Discrete clutch sizes, local mate competition, and the evolution of precise sex allocation.

Abstract:

:Optimal sex allocation under a population structure with local mate competition has been studied mainly in deterministic models that are based on the assumption of continuous clutch sizes; Hamilton's (1967) model is the classic example. When clutch sizes are small, however, this assumption is not appropriate. When taking the discrete nature of eggs into account it becomes critically important whether females control only the mean sex ratio ("binomial" females) or the variance as well ("precise" females). As both types of sex ratio control have been found, it is of interest to investigate their evolutionary stability. In particular, it may be questioned whether perfect control of the sex ratio is always favoured by natural selection when mating groups are small. Models based on discrete clutch sizes are developed to determine evolutionarily stable (ES) sex ratios. It is predicted that when all females are of the binomial type they should produce a lower proportion of daughters than predicted by Hamilton's model, especially when clutch size and foundress number are small. When all females are of the precise type, the ES number of sons should generally be either a stable mixed strategy or a pure strategy, but there are special cases (for two foundresses and particular clutch sizes) where the ES number of sons lies in a trajectory of neutrally stable mixed strategies; the predicted mean sex ratios can be either higher or lower than predicted by Hamilton's model. The existence of ES mixed strategies implies that individual females do not necessarily have to produce sex ratios with perfect precision; some level of imperfection can be tolerated (i.e., will not be selected against). When the population consists of both binomial and precise females, the latter always have a selective advantage. This advantage of precision does not disappear when precision approaches fixation in the population. The latter result contradicts the conclusions of Taylor and Sauer (1980) which is due to their way of expressing selective advantage; they define selective advantage as the between-generation increase per allele, which will always become vanishingly small when an allele reaches fixation, irrespective of fitness differences.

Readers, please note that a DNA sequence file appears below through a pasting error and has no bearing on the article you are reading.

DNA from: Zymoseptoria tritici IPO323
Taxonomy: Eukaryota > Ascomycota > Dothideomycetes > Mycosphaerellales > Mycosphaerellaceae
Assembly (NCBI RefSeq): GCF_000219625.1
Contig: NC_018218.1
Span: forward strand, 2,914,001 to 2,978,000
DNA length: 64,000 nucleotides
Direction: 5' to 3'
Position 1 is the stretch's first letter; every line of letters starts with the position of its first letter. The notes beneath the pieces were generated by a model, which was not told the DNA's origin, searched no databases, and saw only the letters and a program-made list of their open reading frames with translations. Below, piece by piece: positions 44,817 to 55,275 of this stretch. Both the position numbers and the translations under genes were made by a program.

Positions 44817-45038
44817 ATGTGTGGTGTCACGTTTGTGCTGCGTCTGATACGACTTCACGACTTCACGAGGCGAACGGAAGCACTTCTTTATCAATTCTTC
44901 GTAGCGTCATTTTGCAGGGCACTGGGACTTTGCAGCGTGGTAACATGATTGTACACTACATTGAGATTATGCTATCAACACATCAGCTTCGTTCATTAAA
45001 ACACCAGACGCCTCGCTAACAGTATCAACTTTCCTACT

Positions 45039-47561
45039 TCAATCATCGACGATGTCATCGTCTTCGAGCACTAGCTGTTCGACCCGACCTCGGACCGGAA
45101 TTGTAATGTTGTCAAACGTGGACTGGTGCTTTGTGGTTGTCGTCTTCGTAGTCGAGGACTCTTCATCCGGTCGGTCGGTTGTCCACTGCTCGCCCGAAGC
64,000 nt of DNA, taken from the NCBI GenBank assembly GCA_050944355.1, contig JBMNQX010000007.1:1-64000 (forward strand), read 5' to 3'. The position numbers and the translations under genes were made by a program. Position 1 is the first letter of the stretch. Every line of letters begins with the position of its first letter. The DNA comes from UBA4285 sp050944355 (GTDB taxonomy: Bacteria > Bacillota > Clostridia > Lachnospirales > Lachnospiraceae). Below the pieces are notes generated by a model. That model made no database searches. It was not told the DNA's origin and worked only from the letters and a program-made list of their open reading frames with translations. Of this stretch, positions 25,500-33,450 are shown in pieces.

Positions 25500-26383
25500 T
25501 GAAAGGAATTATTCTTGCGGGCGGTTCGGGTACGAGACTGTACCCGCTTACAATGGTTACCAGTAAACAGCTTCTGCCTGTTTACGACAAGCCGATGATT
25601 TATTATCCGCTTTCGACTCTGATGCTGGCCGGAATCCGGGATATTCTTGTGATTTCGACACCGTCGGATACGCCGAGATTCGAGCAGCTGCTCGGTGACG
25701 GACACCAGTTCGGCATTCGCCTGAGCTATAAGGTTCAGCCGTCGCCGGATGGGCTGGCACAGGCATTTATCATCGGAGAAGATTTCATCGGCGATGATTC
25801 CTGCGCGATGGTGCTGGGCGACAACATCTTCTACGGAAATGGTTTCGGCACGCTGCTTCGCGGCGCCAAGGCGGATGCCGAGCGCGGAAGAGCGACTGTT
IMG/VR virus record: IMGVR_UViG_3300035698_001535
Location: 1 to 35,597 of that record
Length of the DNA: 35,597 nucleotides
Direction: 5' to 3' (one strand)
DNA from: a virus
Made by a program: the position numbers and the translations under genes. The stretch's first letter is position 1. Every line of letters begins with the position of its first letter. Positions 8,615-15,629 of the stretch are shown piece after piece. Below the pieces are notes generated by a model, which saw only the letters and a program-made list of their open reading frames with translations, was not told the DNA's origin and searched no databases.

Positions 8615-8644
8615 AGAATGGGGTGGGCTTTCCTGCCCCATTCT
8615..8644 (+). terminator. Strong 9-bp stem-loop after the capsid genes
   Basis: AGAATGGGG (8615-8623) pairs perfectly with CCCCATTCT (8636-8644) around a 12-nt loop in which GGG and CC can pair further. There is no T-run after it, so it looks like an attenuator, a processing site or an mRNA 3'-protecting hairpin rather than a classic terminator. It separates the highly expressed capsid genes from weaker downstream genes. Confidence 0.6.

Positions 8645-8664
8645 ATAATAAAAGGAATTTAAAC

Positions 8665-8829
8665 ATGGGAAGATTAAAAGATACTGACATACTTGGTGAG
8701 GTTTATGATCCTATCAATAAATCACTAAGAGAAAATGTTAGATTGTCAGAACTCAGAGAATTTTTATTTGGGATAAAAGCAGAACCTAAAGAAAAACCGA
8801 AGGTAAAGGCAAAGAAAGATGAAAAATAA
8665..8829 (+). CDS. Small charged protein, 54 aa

journal_name

Theor Popul Biol

authors

Nagelkerke CJ

doi

10.1006/tpbi.1996.0016

subject

Has Abstract

pub_date

1996-06-01 00:00:00

pages

314-43

issue

3

eissn

0040-5809

issn

1096-0325

pii

S0040-5809(96)90016-7

journal_volume

49

pub_type

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